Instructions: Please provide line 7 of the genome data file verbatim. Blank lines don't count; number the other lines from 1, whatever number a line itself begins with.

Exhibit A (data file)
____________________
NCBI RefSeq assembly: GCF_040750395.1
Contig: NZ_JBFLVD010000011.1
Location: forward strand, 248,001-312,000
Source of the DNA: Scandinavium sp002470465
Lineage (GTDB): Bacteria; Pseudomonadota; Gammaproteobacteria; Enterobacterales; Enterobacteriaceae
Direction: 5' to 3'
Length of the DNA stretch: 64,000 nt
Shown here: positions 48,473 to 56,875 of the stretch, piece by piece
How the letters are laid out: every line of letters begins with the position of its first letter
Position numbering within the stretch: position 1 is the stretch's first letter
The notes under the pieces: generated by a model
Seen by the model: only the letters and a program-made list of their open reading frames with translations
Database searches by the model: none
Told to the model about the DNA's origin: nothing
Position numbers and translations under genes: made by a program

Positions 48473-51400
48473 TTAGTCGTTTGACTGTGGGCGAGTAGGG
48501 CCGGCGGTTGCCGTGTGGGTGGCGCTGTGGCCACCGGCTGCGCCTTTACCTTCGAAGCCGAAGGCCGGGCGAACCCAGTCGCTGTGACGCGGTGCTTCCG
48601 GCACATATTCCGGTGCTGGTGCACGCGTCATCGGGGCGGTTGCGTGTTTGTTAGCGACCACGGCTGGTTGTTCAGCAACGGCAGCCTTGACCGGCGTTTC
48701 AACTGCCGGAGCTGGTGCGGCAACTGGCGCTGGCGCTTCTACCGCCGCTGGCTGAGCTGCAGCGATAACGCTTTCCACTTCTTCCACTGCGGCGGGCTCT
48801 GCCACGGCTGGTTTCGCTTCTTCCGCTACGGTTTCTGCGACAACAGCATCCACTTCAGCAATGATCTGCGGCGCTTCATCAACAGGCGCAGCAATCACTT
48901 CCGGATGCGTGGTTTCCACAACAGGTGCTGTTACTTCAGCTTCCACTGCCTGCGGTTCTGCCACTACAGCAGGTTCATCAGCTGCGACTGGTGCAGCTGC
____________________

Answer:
Length of the DNA stretch: 64,000 nt